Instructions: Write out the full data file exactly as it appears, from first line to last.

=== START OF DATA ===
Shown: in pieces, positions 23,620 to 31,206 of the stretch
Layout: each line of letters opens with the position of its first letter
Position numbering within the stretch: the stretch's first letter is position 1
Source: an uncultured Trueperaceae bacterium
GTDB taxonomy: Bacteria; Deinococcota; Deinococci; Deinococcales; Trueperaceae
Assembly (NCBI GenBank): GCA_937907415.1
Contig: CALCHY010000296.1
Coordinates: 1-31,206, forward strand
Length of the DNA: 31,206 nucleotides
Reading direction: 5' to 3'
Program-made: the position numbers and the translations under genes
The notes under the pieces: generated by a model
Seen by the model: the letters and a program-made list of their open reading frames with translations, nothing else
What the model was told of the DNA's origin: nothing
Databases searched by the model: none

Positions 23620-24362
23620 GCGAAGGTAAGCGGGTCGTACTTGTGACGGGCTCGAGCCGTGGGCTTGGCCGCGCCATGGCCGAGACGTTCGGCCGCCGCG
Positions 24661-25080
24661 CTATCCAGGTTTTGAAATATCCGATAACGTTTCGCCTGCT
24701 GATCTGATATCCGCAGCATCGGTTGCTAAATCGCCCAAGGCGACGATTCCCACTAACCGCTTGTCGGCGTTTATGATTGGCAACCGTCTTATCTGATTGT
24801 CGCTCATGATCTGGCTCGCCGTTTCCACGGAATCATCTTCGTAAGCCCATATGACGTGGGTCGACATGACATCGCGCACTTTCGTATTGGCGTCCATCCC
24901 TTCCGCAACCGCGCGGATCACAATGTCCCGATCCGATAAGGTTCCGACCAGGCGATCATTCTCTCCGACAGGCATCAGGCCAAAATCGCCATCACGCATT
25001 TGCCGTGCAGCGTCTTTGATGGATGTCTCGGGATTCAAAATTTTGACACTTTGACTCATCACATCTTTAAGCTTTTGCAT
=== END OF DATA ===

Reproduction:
Shown: in pieces, positions 23,620 to 31,206 of the stretch
Layout: each line of letters opens with the position of its first letter
Position numbering within the stretch: the stretch's first letter is position 1
Source: an uncultured Trueperaceae bacterium
GTDB taxonomy: Bacteria; Deinococcota; Deinococci; Deinococcales; Trueperaceae
Assembly (NCBI GenBank): GCA_937907415.1
Contig: CALCHY010000296.1
Coordinates: 1-31,206, forward strand
Length of the DNA: 31,206 nucleotides
Reading direction: 5' to 3'
Program-made: the position numbers and the translations under genes
The notes under the pieces: generated by a model
Seen by the model: the letters and a program-made list of their open reading frames with translations, nothing else
What the model was told of the DNA's origin: nothing
Databases searched by the model: none

Positions 23620-24362
23620 GCGAAGGTAAGCGGGTCGTACTTGTGACGGGCTCGAGCCGTGGGCTTGGCCGCGCCATGGCCGAGACGTTCGGCCGCCGCG
Positions 24661-25080
24661 CTATCCAGGTTTTGAAATATCCGATAACGTTTCGCCTGCT
24701 GATCTGATATCCGCAGCATCGGTTGCTAAATCGCCCAAGGCGACGATTCCCACTAACCGCTTGTCGGCGTTTATGATTGGCAACCGTCTTATCTGATTGT
24801 CGCTCATGATCTGGCTCGCCGTTTCCACGGAATCATCTTCGTAAGCCCATATGACGTGGGTCGACATGACATCGCGCACTTTCGTATTGGCGTCCATCCC
24901 TTCCGCAACCGCGCGGATCACAATGTCCCGATCCGATAAGGTTCCGACCAGGCGATCATTCTCTCCGACAGGCATCAGGCCAAAATCGCCATCACGCATT
25001 TGCCGTGCAGCGTCTTTGATGGATGTCTCGGGATTCAAAATTTTGACACTTTGACTCATCACATCTTTAAGCTTTTGCAT